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Publication numberUS7027952 B2
Publication typeGrant
Application numberUS 10/440,434
Publication dateApr 11, 2006
Filing dateMay 16, 2003
Priority dateMar 12, 2002
Fee statusPaid
Also published asCN1592224A, CN1592224B, EP1477952A2, EP1477952A3, EP1477952B1, US20040073402
Publication number10440434, 440434, US 7027952 B2, US 7027952B2, US-B2-7027952, US7027952 B2, US7027952B2
InventorsMoises A. Delacruz, Daniel E. Vande Vusse, Kun Yang, Alan R. Dewey, Gregory J. Opheim
Original AssigneeFisher-Rosemount Systems, Inc.
Export CitationBiBTeX, EndNote, RefMan
External Links: USPTO, USPTO Assignment, Espacenet
Data transmission method for a multi-protocol handheld field maintenance tool
US 7027952 B2
Abstract
A method for preventing unsafe transmission on an incompatible network with a multi-protocol intrinsically safe handheld field maintenance tool as provided. The method preferably includes checking voltage levels on two sets of network connections when a network connection is detected or indicated on one set. If incompatible voltage levels are detected, the field technician is warned. If voltage levels are appropriate on a selected set of network terminals, the method continues by listening for network traffic of the selected network type. In this manner, a multi-protocol intrinsically safe handheld field maintenance tool is operable with multiple process control communication protocols while minimizing the risk of incompatible data/signal transmission upon process communication loops.
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Claims(16)
1. A method of selectably communicating on a process communication loop with a multi-protocol handheld field maintenance tool having first and second sets of loop connection terminals, the method comprising:
receiving a technician selection of a loop type corresponding to a loop type relative to the first set;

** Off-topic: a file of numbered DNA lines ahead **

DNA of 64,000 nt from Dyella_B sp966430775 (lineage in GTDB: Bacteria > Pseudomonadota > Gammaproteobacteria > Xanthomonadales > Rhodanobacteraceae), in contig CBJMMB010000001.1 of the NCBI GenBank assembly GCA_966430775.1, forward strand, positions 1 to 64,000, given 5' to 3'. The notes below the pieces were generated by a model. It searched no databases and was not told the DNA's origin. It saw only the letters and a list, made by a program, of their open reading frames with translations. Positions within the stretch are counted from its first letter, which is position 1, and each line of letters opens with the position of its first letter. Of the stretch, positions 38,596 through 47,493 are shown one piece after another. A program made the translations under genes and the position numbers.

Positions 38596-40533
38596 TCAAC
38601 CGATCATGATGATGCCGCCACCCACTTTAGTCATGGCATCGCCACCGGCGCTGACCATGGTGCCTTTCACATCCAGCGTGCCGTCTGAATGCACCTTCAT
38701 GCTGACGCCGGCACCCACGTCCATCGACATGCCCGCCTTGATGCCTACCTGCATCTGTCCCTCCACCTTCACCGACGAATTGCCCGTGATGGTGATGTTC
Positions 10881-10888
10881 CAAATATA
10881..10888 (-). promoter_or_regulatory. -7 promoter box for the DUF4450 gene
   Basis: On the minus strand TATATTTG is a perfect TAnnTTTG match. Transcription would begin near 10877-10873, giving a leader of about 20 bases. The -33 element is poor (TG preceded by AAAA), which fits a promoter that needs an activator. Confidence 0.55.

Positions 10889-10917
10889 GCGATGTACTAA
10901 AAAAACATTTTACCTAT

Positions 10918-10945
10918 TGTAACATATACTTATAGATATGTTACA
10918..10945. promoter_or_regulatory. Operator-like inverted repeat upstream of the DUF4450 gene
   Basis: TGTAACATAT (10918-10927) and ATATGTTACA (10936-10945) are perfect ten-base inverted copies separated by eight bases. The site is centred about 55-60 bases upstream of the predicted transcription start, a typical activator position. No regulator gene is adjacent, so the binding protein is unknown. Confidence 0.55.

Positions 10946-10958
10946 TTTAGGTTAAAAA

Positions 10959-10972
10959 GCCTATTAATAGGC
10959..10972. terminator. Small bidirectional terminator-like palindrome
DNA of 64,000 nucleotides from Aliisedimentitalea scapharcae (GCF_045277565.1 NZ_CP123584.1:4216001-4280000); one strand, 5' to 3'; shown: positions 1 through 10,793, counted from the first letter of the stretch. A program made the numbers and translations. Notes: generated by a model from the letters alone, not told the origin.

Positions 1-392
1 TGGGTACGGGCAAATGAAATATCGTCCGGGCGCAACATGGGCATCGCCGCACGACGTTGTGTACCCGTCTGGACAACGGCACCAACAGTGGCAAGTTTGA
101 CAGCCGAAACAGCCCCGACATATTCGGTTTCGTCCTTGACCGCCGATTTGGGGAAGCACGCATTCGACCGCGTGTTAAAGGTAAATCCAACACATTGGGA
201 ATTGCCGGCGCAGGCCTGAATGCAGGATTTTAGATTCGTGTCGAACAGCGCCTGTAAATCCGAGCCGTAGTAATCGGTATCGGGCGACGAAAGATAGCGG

measuring a voltage across the second set;
providing a warning to the technician if a non-zero voltage is measured across the second set.
2. The method of claim 1, wherein the selected loop type is HART.
3. The method of claim 1, wherein the selected loop type is FOUNDATION Fieldbus.
4. A method of selectably communicating on a process communication loop with a multi-protocol handheld field maintenance tool having first and second sets of loop connection terminals, the method comprising:
receiving a technician indication of a selected loop type corresponding to a loop type relative to the first set;
measuring a voltage across the first set;
providing a warning to the technician if a substantially zero voltage is measured across the first set.
5. The method of claim 4, wherein the selected loop type is HART.
6. The method of claim 4, wherein the selected loop type is FOUNDATION Fieldbus.
7. The method of claim 1, wherein the method is started when the tool is connected to a process communication loop.
8. A method of selectably communicating on a process communication loop with a multi-protocol handheld field maintenance tool having first and second sets of loop connection terminals, the method comprising:
receiving a technician indication of a selected loop type corresponding to a loop type relative to the first set;
measuring a first voltage across the second set;
measuring a second voltage across the first set if the first voltage is substantially zero;
listening to loop traffic if the measured second voltage accords with the technician indication; and
communicating on the process control loop if network traffic is detected.
9. The method of claim 8, wherein the selected loop type is HART.
10. The method of claim 8, wherein the selected loop type is FOUNDATION Fieldbus.
11. The method of claim 8, wherein the method is started when the tool is connected to a process communication loop.
12. A method of selectably communicating on a process communication loop with a multi-protocol handheld field maintenance tool having first and second sets of loop connection terminals, the method comprising:
receiving a technician indication of a selected loop type corresponding to a loop type relative to the first set;
measuring a first voltage across the second set;
measuring a second voltage across the first set if the first voltage is substantially zero;